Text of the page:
LossyORacle - CrossCTF Quals 2018 (crypto)
No one believes I can recover the message from this crappy ORacle.
nc ctf.pwn.sg 1401
Creator - prokarius (@prokarius)
We are given a service that runs the python script lossyoracle.py. We can connect to the service using
nc and it will spit out the encrypted flag.
The script reads the flag file, then encrypts it with a key using the following function.
def encrypt(data, key, func): length = len(key) output =  for i in range(len(data)): output.append(func(data[i],key[i%length])) return bytes(output)
From the following code, we notice that
func over here is just a bitwise OR (|) operation applied to each byte in the flag with the key.
function = [lambda x,y:x&y, lambda x,y:x|y] print (base64.b64encode(encrypt(data, key, function)).decode("utf-8"))
One problematic thing is, the key is always random. Not only that the bytes in the key are random every time, but the length of the key is also random every time!
key =  for i in range(random.randrange(64,128)): key.append(random.randrange(0,255)) key = bytes(key)
Or maybe it is not problematic for us, but a helpful vulnerability instead.
For the following, we will refer to ON as a bit being equal to 1, while OFF as a bit being equal to 0.
The property of a bitwise OR operation is that bits that are ON (equal to 1) will always stay ON, no matter what the bit is ORed with.
This means, for each byte in the flag, for every single bit in them, as long as they are ON, no matter what key is used, they will always be ON after encryption. On the other hand, for bits in the flag that are OFF, sometimes, since the key is randomly generated, they may end up still being OFF after encryption.
This means, we can take a lot different ciphertexts, and in at least one of them, the bits that are supposed to be OFF in the original flag must be OFF, since they definitely can't be ON forever, considering we are using a randomly generated key.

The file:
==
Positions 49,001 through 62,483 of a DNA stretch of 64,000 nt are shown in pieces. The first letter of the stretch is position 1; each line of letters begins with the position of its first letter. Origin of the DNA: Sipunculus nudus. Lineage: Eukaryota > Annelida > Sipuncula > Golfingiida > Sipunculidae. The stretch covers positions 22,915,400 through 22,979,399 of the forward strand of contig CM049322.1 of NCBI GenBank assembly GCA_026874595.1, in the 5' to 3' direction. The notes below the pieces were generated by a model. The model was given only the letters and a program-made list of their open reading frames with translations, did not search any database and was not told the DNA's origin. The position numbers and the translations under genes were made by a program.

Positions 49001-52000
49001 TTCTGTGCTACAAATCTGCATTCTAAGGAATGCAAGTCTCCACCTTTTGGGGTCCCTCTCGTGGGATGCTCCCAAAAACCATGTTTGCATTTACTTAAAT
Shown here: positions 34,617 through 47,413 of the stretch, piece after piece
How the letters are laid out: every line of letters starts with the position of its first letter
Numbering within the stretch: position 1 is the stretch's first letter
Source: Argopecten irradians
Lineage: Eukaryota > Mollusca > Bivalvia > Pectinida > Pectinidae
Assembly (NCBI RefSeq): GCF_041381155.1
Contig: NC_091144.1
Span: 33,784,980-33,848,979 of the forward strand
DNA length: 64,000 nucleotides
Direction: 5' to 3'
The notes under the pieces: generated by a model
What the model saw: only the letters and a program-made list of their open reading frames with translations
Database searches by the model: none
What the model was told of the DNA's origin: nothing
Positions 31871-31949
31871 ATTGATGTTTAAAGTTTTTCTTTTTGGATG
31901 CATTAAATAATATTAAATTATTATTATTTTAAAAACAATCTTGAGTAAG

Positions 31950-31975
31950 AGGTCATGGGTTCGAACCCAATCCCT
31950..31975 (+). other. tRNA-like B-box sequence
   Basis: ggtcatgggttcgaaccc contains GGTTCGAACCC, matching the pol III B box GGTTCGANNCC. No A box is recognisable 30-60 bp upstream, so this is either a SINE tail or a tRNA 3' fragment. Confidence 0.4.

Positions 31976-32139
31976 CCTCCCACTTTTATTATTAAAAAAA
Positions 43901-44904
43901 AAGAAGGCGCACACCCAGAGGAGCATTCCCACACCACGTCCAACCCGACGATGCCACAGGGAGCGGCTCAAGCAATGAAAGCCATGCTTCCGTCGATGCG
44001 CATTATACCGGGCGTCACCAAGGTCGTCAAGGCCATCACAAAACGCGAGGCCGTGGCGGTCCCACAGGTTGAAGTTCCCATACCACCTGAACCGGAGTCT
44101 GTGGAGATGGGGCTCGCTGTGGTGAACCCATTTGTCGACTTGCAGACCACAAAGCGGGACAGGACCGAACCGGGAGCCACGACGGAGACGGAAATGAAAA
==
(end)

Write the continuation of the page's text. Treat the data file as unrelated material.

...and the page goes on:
Now, the property of a bitwise AND operation is that bits that are OFF (equal to 0) will always stay OFF, no matter what the bit is ANDed with. So, we can just apply the bitwise AND operation on many different ciphertexts together.
How this works is that bits that are ON in the flag are ON forever regardless of the key, so even after applying bitwise AND on so many different ciphertexts they will still be ON.
On the other hand, if we have many different ciphertexts, there must be at least one occurence where a bit that is originally OFF stays OFF, as the corresponding part of the key encrypting it may be OFF as well. By applying bitwise AND on all the ciphertexts together, this bit will be turned OFF.
So, the final result would be a set of bytes, which has the same bits as the flag that are ON, and the same bits that are OFF, which is the flag!
Get many ciphertexts
First thing we need is to automate the process of getting ciphertexts since we need A LOT of them.
We can easily do it using pwntools.
from pwn import * import base64 HOST = 'ctf.pwn.sg' PORT = 1401 r = remote(HOST, PORT) m = base64.b64decode(r.readall().strip().encode('utf-8')) assert len(m) == 14160
Along the way, we also convert the message to the correct encoding, and add a safety check to make sure the number of bytes received is always the same.
AND them all!
We can write a simple python function to do the bitwise AND between two strings for us. We initialize message to be a bunch of
\xff bytes, which means all bits in it are ON at the start.
message = '\xff' * 14160 def and_strings(s1, s2): return ''.join([chr(ord(s1[i]) & ord(s2[i])) for i in range(len(s1))])
Combining all together
Our final solution is
from pwn import * import base64 HOST = 'ctf.pwn.sg' PORT = 1401 message = '\xff' * 14160 def and_strings(s1, s2): return ''.join([chr(ord(s1[i]) & ord(s2[i])) for i in range(len(s1))]) for i in range(500): print i r = remote(HOST, PORT) m = base64.b64decode(r.readall().strip().encode('utf-8')) assert len(m) == 14160 message = and_strings(message, m) open('flag', 'w').write(message)
At first, I tried to read the flag on the terminal, but I get a bunch of unreadable bytes. I was confused and doubted my solution. But then, I remembered it was 14kb of data, sounds more likely to be a file.
open('flag', 'w').write(message) was added to save the decrypted flag in a file.
Reading the flag
file flag, I get
flag: MPEG ADTS, layer III, v2, 16 kbps, 24 kHz, Monaural
A MPEG file! Play it using
mpg123 flag and we get the flag!